Here Are 2 Stocks Trading Near 52-Week Lows

Some of the greatest investors around – John Neff and Walter Schloss are good examples – source their investing ideas from lists of stocks that have fallen hard. That’s because they believe some beaten-down stocks will be bargains in relation to their actual economic worth.

Nearly once every week, I run a screen to look for companies with stock prices that are near 52-week lows. (On a related side note, the use of stock screens can also help investors narrow the playing field instead of investigating the 700-plus listed companies in Singapore one at a time.)

There are many companies that pop up each time I run the screen. In this week’s exercise, two companies I’ve picked at random from a list of companies that appeared on my screen are StarHub Ltd (SGX: CC3) and CEFC International Ltd (SGX: Y35).

Source: S&P Global Market Intelligence

StarHub is a company many Singaporeans are likely to be familiar with given that it is Singapore’s second largest telecommunications company, coming in behind Singapore Telecommunications Limited (SGX: Z74) and in front of M1 Ltd (SGX: B2F).

In the company’s latest reporting quarter (the second-quarter of 2016), revenue came in unchanged from a year ago. But, StarHub managed to grow its earnings per share by 9%. In the earnings release, the company lowered its outlook for 2016. In the previous quarter, StarHub said that service revenue would grow in the low single digit range; the revised outlook called for 2016’s revenue to be roughly the same as 2015’s.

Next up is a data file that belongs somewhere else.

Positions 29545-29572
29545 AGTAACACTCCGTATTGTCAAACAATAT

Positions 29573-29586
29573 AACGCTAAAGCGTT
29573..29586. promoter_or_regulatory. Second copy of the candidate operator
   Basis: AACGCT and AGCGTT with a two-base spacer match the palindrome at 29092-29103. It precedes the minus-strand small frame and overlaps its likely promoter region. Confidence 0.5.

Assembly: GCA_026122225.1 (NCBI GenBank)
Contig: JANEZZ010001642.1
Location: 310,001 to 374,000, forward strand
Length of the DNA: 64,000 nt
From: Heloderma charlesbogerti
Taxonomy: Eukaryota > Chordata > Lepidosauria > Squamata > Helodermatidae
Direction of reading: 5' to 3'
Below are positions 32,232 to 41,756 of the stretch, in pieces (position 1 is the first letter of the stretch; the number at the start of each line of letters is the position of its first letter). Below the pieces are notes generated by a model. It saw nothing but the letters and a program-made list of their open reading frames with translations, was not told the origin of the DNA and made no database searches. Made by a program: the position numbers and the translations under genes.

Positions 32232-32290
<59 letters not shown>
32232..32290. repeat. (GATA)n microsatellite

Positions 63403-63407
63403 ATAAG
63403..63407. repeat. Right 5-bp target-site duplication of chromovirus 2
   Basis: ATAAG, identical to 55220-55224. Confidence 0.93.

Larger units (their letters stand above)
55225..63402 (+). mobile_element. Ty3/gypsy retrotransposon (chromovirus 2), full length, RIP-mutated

CEFC International is a very different business. It trades petrochemical, fuel oil, and petroleum products.

2015 was a significant turnaround year for CEFC. The company saw its revenue jump by 45% to US$474.5 million. Its profit, meanwhile, had soared from just US$0.72 million in 2014 to US$17.9 million.

The first-half of 2016 is so far a mixed-bag. While revenue jumped nearly 20-fold from US$26.2 million to US$519 million, the bottom-line did not improve much. The first-half of 2015 saw CEFC clock a loss of US$1.66 million; this improved to a loss of US$1.09 million in the first-half of 2016. CEFC’s cash flow picture was even worse – a negative operating cash flow of US$1.1 million in the first-half of 2015 had become a negative US$23.5 million.

It’s worth noting that not every company with a stock price near a 52-week low is a legitimate bargain. A declining stock price can decline yet further if the underlying business performance continues to weaken.

Nothing we’ve seen here about StarHub and CEFC should be taken as the final word on their investing merits. The information presented in this piece should be viewed only as a useful starting point for further research.

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The information provided is for general information purposes only and is not intended to be personalised investment or financial advice. Motley Fool Singapore contributor Lawrence Nga doesn’t own shares in any companies mentioned.